The Central Kentucky Community Foundation surprised Woodland Elementary School teacher Rebecca Tabb with a grant Friday morning.
The grant is a Hardin County Schools Partnership grant and eight have been awarded to teachers from five different schools this year.
Tabb, the library media specialist at Woodland Elementary in Radcliff, applied for a $489 grant to create a MakerSpace in the school’s media center.
“I’d really like to see our library to be a hub of learning for our school and something every student and teacher can use,” Tabb said.
The MakerSpace will give students a place to learn without the pressures of testing and grades as well as give students a space to explore, she said.
“It’s going to give the kids hands-on experience that the teachers don’t always have the funds to provide in their classroom and this will be one central location where they can use it and give their kids exposure to it,” she said.
A total of $3,687.22 has been awarded through the partnership program.
Funds are made possible through payroll deductions that teachers can elect to have taken out of their salary and 100 percent of that money goes into the classroom grants, said Davette Swiney, foundation president.
“The partnership grant program is a great opportunity for teachers to come together collectively to help fund specific projects for individual classrooms,” Swiney said. “It’s a real testament to how much our teachers care about their students and the experiences they have that they choose to give back in this way.”
The teachers apply for projects they want to do that might be new, innovative or different and aren’t in their regular budget, she said.
Woodland Principal Dawn Tarquinio said she had to turn down Tabb’s request because there wasn’t enough money in the budget for it. Because of cuts in other areas, all the extra funds were spoken for, she said.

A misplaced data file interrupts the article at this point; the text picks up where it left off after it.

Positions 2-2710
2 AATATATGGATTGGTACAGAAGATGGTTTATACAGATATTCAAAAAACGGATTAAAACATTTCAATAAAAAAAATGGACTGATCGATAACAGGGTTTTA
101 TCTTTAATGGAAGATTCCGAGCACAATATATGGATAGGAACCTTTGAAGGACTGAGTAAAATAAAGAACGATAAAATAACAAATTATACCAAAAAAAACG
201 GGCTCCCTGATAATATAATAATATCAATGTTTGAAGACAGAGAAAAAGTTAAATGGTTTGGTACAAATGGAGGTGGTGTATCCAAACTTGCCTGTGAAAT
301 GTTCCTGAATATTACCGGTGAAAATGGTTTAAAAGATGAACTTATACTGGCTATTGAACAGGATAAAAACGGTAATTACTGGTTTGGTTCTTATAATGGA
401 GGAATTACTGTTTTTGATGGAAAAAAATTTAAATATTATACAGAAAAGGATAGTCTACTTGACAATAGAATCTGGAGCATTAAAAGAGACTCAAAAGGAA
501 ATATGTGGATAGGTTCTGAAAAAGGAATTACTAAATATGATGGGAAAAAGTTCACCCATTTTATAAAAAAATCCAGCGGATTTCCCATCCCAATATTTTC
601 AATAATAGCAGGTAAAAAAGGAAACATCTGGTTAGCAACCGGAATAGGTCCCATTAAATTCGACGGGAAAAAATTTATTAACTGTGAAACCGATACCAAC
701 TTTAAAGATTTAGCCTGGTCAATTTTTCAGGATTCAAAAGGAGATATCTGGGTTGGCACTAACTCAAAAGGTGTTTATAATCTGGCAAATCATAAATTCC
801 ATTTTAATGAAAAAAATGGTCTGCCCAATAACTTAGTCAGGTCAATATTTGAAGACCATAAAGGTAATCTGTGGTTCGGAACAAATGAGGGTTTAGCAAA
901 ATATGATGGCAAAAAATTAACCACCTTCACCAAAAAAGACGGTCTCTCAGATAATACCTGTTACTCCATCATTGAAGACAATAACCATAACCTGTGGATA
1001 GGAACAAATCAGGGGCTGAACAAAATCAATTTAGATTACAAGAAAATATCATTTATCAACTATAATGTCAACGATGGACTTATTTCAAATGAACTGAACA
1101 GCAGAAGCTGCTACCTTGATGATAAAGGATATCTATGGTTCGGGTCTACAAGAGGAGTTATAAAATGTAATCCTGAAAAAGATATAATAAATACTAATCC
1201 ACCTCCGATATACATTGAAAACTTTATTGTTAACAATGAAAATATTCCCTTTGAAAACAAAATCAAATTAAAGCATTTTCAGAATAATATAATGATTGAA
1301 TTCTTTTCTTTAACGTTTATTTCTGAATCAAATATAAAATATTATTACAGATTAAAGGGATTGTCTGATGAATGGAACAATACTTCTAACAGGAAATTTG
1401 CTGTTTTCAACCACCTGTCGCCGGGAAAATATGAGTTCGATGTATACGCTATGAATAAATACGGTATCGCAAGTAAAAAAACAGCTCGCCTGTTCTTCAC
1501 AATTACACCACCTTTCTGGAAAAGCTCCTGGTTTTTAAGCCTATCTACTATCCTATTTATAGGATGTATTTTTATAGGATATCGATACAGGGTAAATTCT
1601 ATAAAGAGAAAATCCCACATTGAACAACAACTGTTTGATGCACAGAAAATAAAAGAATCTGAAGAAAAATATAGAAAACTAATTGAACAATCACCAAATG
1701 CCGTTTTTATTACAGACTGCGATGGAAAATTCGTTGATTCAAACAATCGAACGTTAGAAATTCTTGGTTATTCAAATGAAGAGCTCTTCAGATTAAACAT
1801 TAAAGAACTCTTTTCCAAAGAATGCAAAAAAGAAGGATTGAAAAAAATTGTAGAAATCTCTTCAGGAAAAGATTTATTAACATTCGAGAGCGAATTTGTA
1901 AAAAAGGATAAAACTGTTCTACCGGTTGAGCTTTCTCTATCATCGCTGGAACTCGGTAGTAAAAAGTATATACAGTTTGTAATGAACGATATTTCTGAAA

“If it weren’t for these opportunities, we wouldn’t have the extra stuff for enrichment for our kids,” Tarquinio said.
As a library media specialist, Tabb wants to expose children to new technologies to help expand their learning.
The other seven grants were given out throughout the school year.
William Sweet, Angela Quillin, Corniesa Johnson and Erika Tones of Meadow View Elementary School received a $500 grant each for Game Plan curriculum.
Kimberly Mouser of G.C. Burkhead Elementary School received a $375 grant for Learning Science Safely curriculum. Angela Hill of Vine Grove Elementary School received a $319 grant for classroom stability ball seating and Charles Jewell of Lakewood Elementary School received a $500 grant for children’s literature in the music classroom.
“We truly appreciate the generosity of those who contribute to the Hardin County Education Fund,” Superintendent Teresa Morgan said Friday in a news release. “It provides strong resources to our teachers that help them teach in even more innovative ways.”
To learn more about how to give to or apply for partnership grants, go to hwww.ckcf4people.org.